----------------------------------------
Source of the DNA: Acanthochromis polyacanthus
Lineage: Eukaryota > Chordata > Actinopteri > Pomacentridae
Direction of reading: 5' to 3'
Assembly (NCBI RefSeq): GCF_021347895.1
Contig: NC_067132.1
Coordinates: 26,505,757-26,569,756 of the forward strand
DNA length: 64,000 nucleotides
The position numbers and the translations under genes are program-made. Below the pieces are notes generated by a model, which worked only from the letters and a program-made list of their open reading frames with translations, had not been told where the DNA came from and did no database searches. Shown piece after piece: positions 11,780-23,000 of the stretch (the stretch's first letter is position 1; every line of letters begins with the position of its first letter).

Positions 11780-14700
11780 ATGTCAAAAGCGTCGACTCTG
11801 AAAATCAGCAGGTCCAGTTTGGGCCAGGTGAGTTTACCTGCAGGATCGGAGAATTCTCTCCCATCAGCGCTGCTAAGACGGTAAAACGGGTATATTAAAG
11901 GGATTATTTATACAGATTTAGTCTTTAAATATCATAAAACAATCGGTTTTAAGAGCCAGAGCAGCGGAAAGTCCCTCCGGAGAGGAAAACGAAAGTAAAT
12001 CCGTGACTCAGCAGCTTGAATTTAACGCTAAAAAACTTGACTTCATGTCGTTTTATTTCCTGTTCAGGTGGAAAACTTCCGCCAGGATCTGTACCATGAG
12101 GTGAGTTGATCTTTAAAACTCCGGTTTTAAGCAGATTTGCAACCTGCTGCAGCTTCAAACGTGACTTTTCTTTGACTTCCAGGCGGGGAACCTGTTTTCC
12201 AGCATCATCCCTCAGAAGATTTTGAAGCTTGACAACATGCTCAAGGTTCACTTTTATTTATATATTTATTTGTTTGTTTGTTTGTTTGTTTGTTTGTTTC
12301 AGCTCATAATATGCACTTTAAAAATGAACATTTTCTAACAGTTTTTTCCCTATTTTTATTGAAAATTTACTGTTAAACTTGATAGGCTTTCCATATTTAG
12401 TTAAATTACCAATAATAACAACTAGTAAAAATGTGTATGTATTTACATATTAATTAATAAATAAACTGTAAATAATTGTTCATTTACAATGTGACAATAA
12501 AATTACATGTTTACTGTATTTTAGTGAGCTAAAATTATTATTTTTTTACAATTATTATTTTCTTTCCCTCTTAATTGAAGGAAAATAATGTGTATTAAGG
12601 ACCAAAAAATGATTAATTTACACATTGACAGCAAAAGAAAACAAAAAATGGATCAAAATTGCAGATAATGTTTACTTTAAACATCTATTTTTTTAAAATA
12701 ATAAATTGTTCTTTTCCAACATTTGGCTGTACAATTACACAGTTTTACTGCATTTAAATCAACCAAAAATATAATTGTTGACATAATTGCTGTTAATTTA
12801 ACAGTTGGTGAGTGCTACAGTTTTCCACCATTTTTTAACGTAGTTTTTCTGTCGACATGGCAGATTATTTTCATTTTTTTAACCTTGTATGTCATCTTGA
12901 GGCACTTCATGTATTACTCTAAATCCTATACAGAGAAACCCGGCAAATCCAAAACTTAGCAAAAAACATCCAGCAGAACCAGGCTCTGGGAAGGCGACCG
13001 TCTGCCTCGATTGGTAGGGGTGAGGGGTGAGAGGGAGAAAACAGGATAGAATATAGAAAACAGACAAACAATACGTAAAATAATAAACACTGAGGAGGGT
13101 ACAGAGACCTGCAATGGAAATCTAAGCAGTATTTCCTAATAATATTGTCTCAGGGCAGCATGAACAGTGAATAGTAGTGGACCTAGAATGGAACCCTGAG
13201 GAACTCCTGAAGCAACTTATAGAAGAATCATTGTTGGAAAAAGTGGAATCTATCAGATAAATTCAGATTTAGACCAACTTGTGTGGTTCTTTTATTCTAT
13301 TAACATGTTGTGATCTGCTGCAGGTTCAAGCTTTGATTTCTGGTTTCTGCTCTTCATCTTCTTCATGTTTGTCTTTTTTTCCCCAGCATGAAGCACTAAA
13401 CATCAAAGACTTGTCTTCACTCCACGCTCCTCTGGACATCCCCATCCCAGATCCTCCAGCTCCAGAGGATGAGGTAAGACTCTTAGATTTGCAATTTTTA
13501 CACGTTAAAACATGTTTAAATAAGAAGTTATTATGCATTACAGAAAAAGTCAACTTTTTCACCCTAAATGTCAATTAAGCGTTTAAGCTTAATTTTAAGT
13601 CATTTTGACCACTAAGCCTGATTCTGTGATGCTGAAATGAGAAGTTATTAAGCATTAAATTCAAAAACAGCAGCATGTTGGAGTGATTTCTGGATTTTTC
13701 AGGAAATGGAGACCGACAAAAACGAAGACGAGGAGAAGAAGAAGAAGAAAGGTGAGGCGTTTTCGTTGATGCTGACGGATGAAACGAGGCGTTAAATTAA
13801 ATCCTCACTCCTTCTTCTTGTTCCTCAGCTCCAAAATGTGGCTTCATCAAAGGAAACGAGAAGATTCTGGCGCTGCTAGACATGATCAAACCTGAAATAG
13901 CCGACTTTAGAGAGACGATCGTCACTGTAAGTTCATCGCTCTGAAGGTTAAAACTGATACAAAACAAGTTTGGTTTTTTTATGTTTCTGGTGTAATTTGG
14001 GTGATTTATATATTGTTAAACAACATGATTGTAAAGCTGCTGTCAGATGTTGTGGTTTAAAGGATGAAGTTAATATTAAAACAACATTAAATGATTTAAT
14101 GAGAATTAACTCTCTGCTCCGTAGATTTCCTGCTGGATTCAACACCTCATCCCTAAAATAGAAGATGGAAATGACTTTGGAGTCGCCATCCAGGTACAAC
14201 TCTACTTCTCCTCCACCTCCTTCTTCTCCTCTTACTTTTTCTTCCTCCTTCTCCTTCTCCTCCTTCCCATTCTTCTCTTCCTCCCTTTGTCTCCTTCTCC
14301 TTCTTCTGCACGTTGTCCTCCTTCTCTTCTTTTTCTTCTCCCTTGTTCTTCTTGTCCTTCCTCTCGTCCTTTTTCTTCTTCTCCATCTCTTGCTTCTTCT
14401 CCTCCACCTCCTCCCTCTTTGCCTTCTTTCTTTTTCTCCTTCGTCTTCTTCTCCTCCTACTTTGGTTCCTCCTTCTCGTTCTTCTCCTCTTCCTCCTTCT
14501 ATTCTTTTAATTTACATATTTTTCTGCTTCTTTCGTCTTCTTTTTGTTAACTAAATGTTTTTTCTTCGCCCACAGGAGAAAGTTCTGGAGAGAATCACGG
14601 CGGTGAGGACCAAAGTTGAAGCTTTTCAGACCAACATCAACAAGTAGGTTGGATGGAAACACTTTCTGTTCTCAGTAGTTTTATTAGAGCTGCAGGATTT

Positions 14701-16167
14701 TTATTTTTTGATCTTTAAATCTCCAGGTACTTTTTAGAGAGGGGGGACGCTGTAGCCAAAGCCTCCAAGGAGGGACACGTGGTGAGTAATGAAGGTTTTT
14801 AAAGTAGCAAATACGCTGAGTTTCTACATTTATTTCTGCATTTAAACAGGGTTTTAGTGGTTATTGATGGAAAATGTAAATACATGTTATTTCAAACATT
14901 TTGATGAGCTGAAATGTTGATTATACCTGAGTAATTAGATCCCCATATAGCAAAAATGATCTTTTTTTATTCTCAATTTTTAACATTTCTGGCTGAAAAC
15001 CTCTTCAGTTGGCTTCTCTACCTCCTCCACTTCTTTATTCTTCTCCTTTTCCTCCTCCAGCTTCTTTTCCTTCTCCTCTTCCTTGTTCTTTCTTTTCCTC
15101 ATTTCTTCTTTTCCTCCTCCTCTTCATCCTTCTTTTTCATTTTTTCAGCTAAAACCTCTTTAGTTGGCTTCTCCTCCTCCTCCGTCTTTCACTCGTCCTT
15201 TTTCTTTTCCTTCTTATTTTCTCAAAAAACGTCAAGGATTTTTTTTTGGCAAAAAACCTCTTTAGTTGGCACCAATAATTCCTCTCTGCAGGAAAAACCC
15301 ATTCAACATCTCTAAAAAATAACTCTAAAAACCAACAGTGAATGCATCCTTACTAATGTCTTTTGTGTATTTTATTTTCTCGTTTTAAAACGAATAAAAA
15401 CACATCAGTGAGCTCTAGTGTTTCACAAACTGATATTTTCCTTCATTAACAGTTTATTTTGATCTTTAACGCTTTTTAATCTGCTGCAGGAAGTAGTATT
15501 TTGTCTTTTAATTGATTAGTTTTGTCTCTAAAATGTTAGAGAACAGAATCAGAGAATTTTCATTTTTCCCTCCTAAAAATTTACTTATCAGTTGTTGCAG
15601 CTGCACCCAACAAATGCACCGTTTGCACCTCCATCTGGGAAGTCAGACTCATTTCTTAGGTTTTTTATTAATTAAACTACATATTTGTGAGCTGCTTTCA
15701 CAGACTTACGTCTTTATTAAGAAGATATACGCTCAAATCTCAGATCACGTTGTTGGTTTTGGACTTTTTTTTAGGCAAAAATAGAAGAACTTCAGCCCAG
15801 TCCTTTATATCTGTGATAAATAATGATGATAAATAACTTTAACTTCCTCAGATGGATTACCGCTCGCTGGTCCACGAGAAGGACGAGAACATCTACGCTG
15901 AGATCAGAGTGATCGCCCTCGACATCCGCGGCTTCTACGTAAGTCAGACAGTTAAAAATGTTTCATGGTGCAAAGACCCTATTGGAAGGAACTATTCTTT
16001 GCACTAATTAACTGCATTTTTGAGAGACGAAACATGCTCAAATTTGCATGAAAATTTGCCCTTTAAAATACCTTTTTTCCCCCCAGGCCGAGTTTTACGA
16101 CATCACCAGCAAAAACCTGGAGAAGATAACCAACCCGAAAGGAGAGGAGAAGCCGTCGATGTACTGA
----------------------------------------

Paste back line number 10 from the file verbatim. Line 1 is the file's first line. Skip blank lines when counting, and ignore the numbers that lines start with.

11780 ATGTCAAAAGCGTCGACTCTG